Happy Star Wars Day: Alton Brown, Blue Milk + Death Star Tomatoes
Tomorrow is May the Fourth, which means it is Star Wars Day (say the date quickly if you don't get it, or go to the comic book store for Free Comic Book Day and say the line out loud. Surely someone will fill in the blanks (see also: Pee-Wee Herman in Texas)).
Flickr/rabsteen Jedi, Cupcake
Of course, if you, like Disney, would prefer that nearly every day be Star Wars Day, you can easily celebrate with appropriately themed food: There's a cookbook for all your recipe needs, plus blogs like justJENN Recipes have quite an impressive array of Star Wars-related baked goods.
But if you don't feel like cooking or baking in 80-degree weather, celebrate instead by perusing a recent issue of Wired to read Alton Brown's take on the so-called blue milk that Luke Skywalker drinks in the beginning of Episode IV.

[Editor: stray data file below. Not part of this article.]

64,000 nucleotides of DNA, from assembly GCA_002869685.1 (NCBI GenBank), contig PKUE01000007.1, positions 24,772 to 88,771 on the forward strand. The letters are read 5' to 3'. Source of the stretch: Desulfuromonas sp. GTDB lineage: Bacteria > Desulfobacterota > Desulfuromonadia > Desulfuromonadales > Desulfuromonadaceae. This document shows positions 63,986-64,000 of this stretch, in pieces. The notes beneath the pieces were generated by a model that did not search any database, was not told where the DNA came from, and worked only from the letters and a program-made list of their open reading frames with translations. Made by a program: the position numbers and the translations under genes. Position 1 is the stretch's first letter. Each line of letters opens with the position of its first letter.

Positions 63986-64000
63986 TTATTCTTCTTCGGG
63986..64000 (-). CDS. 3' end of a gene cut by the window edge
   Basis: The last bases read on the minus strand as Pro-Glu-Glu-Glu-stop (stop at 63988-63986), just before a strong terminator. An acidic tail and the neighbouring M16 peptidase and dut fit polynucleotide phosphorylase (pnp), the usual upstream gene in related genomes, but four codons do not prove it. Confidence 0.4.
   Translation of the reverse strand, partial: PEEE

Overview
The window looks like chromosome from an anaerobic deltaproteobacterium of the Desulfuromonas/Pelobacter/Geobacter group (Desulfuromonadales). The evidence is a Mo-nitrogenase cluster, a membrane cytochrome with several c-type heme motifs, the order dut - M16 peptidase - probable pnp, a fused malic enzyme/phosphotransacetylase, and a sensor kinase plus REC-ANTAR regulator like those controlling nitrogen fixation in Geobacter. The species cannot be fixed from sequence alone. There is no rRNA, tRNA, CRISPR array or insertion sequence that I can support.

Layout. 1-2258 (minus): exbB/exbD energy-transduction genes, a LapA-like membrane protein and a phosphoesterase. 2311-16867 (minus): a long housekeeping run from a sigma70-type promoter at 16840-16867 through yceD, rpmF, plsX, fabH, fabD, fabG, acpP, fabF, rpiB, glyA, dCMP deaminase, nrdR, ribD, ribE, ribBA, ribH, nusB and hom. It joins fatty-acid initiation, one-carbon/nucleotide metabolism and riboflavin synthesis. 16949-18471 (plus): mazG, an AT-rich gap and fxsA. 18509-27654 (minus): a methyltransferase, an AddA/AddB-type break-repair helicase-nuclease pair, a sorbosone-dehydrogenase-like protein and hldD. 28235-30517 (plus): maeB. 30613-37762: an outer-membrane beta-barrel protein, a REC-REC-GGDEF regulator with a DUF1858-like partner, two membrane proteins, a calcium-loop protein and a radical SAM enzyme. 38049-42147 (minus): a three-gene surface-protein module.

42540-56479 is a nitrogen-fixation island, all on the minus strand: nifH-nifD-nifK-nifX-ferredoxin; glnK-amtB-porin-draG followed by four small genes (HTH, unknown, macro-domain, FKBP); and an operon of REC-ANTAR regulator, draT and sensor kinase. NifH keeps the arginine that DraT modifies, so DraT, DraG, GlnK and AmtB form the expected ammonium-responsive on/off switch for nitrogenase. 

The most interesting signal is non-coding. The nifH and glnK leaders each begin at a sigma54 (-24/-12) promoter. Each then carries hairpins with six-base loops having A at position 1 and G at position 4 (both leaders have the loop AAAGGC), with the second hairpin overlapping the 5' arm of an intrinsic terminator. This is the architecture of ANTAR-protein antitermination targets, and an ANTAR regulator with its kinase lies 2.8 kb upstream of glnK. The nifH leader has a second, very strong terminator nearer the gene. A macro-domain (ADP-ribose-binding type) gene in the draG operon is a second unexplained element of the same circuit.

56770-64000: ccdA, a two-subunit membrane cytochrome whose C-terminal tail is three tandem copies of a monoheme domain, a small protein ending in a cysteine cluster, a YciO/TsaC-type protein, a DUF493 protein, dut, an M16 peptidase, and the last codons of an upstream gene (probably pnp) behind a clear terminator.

The popular theory is that the milk comes from the herds of bantha roaming the planet, but Brown doubts whether milk can actually be blue. Instead, he suggests the substance is more likely plant-based: After all, Luke Skywalker's farm "includes some kind of hydroponic garden capable of growing a soy-type bean, and even if the family had to rely on dry legumes, these could easily be stored in Tatooine's climate. What's more, purple/blue flavonoids are relatively common in the plant world, and they're good for you to boot." Right.
Of course, if none of the above makes sense to you because you're neither much of a Star Wars fan nor Harold McGee, maybe you should make those Darth Vader cookies after all and watch an old episode of Muppet Babies in which the Death Star is reimagined as a giant tomato that hates jokes. May the fourth ...
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